How Much of Christmas Favourite Nativity! Was Improvised?

Director Debbie Isitt is known for championing improv – so how much dialogue in her most popular British Christmas film was ad-libbed by the cast?

Martin Freeman and Marc Wootton in Nativity
Photo: Nativity

‘Never work with children or animals’, the old showbiz phrase goes, but when filming Nativity! in 2009 not only did Martin Freeman and Marc Wootton have both children and animals to contend with, they were doing it all without a script. Like Debbie Isitt’s 2006 mockumentary romcom Confetti also starring Freeman and Wootton, Nativity! was largely improvised, but how did that work on set?

Nativity! is the story of a primary school teacher (Freeman) who tries to put on a Hollywood-worthy nativity play with help from his young-at-heart teaching assistant (Wootton). Confetti, which stars a host of British comedy talent including Julia Davis, Jessica Stevenson, Olivia Colman and Robert Webb (those last two’s nude scenes proved controversial, as Webb describes from 03:25 in this Graham Norton interview), is a wedding competition in which Freeman played one of three grooms competing with their bride to win a house. 

When speaking to The York Press about both projects, Freeman explained that Nativity! had more guidance for each scene than Confetti, but was still completely improvised: 

‘In Confetti, in the course of a scene, if the characters decided to take it north or east, that’s where the scene and story went. For Nativity!, Debbie’s general modus operandi would be, “We need to get from this point to this point by the end of the scene, away you go”! How you get there is down to you, but you have to hit certain landmarks along the way.’ 

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In the below Film Club interview, Freeman also confirmed there was no scripted dialogue, and Isitt explains ‘you get a character, you know who you are and what you’re trying to do in the scene, but nobody’s telling you what to say’:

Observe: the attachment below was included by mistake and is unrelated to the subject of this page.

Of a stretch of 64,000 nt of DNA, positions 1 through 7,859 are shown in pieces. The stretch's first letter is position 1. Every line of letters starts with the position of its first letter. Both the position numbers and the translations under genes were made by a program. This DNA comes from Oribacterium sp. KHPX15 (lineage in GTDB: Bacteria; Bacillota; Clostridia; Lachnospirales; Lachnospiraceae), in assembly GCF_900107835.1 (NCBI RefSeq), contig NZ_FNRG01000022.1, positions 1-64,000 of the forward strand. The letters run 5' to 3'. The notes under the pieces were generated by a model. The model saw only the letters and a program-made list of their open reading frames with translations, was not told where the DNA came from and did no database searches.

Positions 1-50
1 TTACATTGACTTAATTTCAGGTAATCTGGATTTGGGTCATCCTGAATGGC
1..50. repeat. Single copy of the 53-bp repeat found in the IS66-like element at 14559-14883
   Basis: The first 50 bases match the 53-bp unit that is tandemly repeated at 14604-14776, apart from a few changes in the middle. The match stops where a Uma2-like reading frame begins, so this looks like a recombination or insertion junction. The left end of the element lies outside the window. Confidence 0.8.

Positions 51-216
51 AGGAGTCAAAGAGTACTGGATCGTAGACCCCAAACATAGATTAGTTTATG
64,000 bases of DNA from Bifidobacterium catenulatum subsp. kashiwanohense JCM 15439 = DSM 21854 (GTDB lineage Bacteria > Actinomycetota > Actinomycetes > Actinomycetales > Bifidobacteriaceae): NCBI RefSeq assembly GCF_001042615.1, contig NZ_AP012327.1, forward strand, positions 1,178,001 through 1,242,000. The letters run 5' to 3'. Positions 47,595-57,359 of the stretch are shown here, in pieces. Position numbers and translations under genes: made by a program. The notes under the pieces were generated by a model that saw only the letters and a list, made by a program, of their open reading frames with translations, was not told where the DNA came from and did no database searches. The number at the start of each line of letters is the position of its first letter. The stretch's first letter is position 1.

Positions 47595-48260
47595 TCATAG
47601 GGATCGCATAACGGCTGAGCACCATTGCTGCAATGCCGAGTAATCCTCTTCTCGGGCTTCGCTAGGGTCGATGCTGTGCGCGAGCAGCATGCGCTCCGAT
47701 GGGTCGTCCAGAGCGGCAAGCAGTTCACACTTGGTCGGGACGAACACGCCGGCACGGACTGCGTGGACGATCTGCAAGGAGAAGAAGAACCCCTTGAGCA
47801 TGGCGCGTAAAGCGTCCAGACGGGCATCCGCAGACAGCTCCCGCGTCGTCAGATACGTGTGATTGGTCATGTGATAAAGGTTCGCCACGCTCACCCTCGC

Isitt later described the process for the Nativity Films during the release of Nativity 2: Danger in the Manger (starring David Tennant), confirming she does write a script, but it’s for her eyes only, and the actors don’t even know how the film ends:

‘I create the story and I write it down, but I never show it to the actors. So the actors improvise their way through the film, making it up as they go along. I know exactly what’s going to happen, but I don’t tell them.’

She also revealed this means that – unlike many films – they have to shoot everything in sequence: ‘So they’re constantly in the dark about what’s going to happen next, we have to film everything in order and they don’t know how it’s going to end until it ends, so it’s very exciting.’

The process clearly works – Nativity! was the most successful British independent film of 2009, and Nativity 2 made twice as much at the box office as the original when it was released in 2012. Isitt is back on the festive beat this year, incidentally, with Netflix British film Christmas on Mistletoe Farm starring Bridgerton’s Katheryn Drysdale.

Marc Wootton is a big fan of Isitt’s process, and believes it adds to a core part of the Nativity films’ message, about finding your inner child and enjoying being in the moment, something he saw in abundance working with so many children during filming.

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‘Kids are all about playing and engaging in the moment they’re in and I think that is tremendous,’ he says, adding: ‘Debbie keeps her cards close to her chest… you never know what’s going to happen next, so as grownups you have to be in the moment too, and it’s joyous.’

Wootton also credits improvisation for one of Nativity 2’s funniest moments involving his co-star David Tennant: ‘We went down some river rapids and he fell in, and it’s a prime example of why Debbie Isitt’s so brilliant – he wasn’t supposed to fall in, and I pulled him out of the river, and that stayed in the film. That’s one of those happy accidents that happens when you’re improvising.’

Nativity! is available to stream on Netflix